The old Soviet Union was famous for manipulating images. If you made Stalin mad, he'd airbrush you out of the photos from the good old days when you and he were yucking it up. When that happened you'd better have your long underwear packed because you'd be on your way to Siberia or worse.
My favorite fakes show a crowd of faithful smiling and clapping at Dear Leader's speech while overhead a huge squadron of the most awesome bombers fly overhead.
But nobody looks up at them.
That's one easy way to spot fakes. If you see big-foot or anything extraordinary in the picture, look at what's going on in the bigger picture. The bombers would have an effect on the crowd. If you don't see the effect, there's a problem. It looks contrived.
Going beyond the commies, consider movies these days where actors stand in front of a green screen and behind them some computer wizardry is showing a futuristic cityscape or a surreal historical battlefield. The events in that background have to be carefully crafted to be interesting to the audience, but not so interesting as make the characters in the foreground notice.
Or not. That's what I liked about Mad Magazine's little cartoons in the margins, and what I liked about the Zucker movies like Airplane, Top Secret or Police Squad. Folks in the background would be doing something ridiculous while the actors in the foreground would Not Notice. But the viewer noticed and would find it funny.
But if this isn't intentional, the joke is on you.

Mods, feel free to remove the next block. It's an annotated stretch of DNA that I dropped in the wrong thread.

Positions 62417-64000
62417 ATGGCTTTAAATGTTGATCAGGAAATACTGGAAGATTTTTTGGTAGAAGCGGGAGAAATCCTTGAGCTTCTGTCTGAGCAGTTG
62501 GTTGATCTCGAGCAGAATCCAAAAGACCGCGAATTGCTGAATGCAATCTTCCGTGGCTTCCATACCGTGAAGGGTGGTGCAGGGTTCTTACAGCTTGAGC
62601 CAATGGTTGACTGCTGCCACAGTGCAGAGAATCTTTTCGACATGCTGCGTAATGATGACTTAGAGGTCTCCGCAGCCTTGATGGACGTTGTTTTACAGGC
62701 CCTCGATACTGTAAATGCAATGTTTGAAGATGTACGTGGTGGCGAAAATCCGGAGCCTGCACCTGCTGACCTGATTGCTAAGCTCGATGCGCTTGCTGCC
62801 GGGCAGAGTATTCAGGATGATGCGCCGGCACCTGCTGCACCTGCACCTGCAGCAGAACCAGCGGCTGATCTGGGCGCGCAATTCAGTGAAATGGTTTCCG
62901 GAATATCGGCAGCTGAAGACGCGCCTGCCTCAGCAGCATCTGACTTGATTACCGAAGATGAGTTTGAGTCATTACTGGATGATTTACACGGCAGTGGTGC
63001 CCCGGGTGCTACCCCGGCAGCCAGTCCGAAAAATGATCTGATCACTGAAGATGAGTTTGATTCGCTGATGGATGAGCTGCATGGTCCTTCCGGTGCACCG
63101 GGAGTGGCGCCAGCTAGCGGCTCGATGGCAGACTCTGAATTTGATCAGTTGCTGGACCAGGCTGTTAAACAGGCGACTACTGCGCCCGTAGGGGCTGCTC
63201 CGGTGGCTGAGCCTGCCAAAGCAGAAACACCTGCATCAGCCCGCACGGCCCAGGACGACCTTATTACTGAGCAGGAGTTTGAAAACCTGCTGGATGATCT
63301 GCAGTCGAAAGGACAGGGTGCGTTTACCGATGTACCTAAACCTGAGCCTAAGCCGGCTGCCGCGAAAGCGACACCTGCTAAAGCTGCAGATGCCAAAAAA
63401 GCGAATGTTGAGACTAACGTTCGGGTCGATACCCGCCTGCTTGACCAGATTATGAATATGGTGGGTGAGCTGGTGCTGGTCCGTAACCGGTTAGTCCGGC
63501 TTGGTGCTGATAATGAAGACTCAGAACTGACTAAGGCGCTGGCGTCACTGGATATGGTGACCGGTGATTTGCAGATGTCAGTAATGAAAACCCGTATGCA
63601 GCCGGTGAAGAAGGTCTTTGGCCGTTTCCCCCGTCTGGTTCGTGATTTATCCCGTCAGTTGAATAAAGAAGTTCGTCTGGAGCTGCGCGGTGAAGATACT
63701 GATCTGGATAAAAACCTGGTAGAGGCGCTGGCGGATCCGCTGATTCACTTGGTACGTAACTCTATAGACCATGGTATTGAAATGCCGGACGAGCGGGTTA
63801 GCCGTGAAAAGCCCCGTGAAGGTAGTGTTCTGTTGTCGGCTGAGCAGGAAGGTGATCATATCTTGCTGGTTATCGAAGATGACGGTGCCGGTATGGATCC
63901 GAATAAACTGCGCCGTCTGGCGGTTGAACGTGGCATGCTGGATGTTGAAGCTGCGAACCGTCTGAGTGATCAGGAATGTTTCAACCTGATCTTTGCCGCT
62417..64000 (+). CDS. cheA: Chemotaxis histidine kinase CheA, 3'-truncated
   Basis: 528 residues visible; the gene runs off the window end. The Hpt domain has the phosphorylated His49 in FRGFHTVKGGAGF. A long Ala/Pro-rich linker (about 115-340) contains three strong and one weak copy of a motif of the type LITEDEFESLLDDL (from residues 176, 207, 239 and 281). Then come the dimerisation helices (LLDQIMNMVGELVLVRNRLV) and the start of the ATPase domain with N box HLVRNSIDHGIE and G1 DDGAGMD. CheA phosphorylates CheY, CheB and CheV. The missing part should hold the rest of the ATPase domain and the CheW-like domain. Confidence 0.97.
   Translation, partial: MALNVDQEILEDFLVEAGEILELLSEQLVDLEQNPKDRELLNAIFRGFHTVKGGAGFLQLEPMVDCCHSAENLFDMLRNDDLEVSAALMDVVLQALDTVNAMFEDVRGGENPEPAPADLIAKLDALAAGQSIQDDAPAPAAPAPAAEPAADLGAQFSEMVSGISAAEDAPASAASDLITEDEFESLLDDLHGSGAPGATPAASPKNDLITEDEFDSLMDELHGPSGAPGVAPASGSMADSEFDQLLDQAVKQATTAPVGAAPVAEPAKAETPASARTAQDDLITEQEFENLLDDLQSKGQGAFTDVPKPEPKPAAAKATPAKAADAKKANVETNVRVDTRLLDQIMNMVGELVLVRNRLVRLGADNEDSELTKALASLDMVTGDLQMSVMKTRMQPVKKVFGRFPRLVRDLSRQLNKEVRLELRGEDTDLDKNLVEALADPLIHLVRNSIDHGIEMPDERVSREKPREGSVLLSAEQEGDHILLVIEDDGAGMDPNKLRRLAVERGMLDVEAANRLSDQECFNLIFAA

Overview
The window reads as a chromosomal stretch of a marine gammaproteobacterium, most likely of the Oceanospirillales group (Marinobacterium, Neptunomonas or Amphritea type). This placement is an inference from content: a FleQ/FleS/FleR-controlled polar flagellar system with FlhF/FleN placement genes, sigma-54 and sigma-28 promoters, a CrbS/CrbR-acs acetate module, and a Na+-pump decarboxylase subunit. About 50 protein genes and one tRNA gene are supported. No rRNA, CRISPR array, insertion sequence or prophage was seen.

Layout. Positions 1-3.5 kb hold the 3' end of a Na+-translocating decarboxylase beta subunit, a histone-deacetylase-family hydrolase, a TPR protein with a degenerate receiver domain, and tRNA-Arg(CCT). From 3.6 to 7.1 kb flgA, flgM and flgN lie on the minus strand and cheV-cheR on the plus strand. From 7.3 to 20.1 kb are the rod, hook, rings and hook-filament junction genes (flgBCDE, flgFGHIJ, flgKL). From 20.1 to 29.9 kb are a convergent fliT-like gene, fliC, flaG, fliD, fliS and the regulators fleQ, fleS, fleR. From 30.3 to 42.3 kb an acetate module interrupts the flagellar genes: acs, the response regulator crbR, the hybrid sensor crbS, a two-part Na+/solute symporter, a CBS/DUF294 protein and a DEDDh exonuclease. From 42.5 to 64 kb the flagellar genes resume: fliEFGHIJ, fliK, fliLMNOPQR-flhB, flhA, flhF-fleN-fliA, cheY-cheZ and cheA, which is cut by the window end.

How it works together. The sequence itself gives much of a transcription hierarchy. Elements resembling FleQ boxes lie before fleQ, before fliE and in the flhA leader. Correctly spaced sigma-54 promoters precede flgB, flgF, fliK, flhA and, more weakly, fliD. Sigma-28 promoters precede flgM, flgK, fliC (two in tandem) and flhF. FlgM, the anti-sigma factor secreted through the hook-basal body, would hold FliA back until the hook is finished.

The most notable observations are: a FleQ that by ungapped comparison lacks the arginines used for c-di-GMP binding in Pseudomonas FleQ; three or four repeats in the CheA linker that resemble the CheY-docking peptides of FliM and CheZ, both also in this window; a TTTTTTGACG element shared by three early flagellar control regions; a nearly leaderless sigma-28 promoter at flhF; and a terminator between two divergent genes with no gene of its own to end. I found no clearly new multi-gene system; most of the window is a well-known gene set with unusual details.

Let's suppose your story starts out with a bang. Suppose Godzilla eats Cleveland or something. Your story cannot have your characters sitting in a diner in Toledo or lining up for a ride at Cedar Point as if nothing happened. Big events have ripple effects.
Let's suppose you're an Asian living happily and comfortably in California, you get along fine with your neighbors and your shop has a happy clientele. And then it's 8 December 1941. You may be Korean or Chinese, but you look enough like the guys who bombed Pearl Harbor that your neighbors aren't as friendly anymore. Big events have ripple effects.
All it takes is a scowl on the face of a stranger to make a person feel paranoid.
No, you didn't do anything bad to anybody, but your keffiyeh reminds me of something that makes me angry. I'm not mad at you, and I wouldn't dream of taking my anger out on you, but you don't know all that from the look on my face.
That's what made District 9 cool. Aliens show up and though they've got awesome tech, they're poor and disadvantaged. With this huge space ship hovering overhead, society adapts and establishes new institutions to accommodate this new reality. (And guilty white South Afrikan filmmakers get to tell a morality play about apartheid.) Big events have ripple effects.
I hope you realize that good stories need not have the same scope as an alien invasion, monster attack, or a World War. The big event might be a father dying and the ripple effects propagate through his immediate family. And that father might be the fella who pulled a gun on the clerk in 7/11 who shot in self-defense. He can't sleep at night, because big events have ripple effects.
You may have one thing in mind for your story. Boy meets girl in the context of an alien invasion. But every bullet fired defines an expanding cone of ripple effects. And these ripple effects may not be what you had in mind for your story. You needn't throw a lot of prose at these ripple effects, but you can't ignore them.
Otherwise, your story may come off as fake as a photoshopped Soviet May Day parade.